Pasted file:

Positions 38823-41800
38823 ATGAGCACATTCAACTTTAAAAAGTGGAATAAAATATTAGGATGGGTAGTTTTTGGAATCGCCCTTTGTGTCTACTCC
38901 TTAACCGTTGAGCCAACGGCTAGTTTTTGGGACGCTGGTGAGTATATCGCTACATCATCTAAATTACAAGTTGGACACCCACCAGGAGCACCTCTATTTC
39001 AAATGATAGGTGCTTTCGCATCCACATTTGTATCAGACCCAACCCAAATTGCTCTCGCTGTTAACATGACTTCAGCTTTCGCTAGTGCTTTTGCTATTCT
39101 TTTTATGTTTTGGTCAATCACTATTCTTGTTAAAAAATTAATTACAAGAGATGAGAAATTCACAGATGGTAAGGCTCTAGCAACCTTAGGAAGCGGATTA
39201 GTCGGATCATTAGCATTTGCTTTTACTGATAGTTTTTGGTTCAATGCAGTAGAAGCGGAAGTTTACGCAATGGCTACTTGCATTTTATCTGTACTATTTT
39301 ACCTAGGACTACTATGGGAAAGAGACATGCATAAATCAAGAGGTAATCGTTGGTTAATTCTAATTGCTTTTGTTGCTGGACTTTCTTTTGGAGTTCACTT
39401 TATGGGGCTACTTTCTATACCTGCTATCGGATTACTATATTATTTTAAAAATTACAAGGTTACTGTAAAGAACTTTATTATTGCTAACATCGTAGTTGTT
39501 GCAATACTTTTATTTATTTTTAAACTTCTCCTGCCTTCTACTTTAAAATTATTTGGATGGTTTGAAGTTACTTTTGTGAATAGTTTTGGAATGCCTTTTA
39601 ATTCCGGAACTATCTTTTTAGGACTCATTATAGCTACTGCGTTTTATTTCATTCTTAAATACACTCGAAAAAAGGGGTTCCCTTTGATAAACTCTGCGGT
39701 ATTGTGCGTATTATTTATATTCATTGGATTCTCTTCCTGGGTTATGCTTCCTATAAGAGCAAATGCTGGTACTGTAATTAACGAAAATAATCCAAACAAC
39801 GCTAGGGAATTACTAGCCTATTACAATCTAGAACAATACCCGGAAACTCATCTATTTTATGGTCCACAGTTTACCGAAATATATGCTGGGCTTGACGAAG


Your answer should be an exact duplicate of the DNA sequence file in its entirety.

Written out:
Positions 38823-41800
38823 ATGAGCACATTCAACTTTAAAAAGTGGAATAAAATATTAGGATGGGTAGTTTTTGGAATCGCCCTTTGTGTCTACTCC
38901 TTAACCGTTGAGCCAACGGCTAGTTTTTGGGACGCTGGTGAGTATATCGCTACATCATCTAAATTACAAGTTGGACACCCACCAGGAGCACCTCTATTTC
39001 AAATGATAGGTGCTTTCGCATCCACATTTGTATCAGACCCAACCCAAATTGCTCTCGCTGTTAACATGACTTCAGCTTTCGCTAGTGCTTTTGCTATTCT
39101 TTTTATGTTTTGGTCAATCACTATTCTTGTTAAAAAATTAATTACAAGAGATGAGAAATTCACAGATGGTAAGGCTCTAGCAACCTTAGGAAGCGGATTA
39201 GTCGGATCATTAGCATTTGCTTTTACTGATAGTTTTTGGTTCAATGCAGTAGAAGCGGAAGTTTACGCAATGGCTACTTGCATTTTATCTGTACTATTTT
39301 ACCTAGGACTACTATGGGAAAGAGACATGCATAAATCAAGAGGTAATCGTTGGTTAATTCTAATTGCTTTTGTTGCTGGACTTTCTTTTGGAGTTCACTT
39401 TATGGGGCTACTTTCTATACCTGCTATCGGATTACTATATTATTTTAAAAATTACAAGGTTACTGTAAAGAACTTTATTATTGCTAACATCGTAGTTGTT
39501 GCAATACTTTTATTTATTTTTAAACTTCTCCTGCCTTCTACTTTAAAATTATTTGGATGGTTTGAAGTTACTTTTGTGAATAGTTTTGGAATGCCTTTTA
39601 ATTCCGGAACTATCTTTTTAGGACTCATTATAGCTACTGCGTTTTATTTCATTCTTAAATACACTCGAAAAAAGGGGTTCCCTTTGATAAACTCTGCGGT
39701 ATTGTGCGTATTATTTATATTCATTGGATTCTCTTCCTGGGTTATGCTTCCTATAAGAGCAAATGCTGGTACTGTAATTAACGAAAATAATCCAAACAAC
39801 GCTAGGGAATTACTAGCCTATTACAATCTAGAACAATACCCGGAAACTCATCTATTTTATGGTCCACAGTTTACCGAAATATATGCTGGGCTTGACGAAG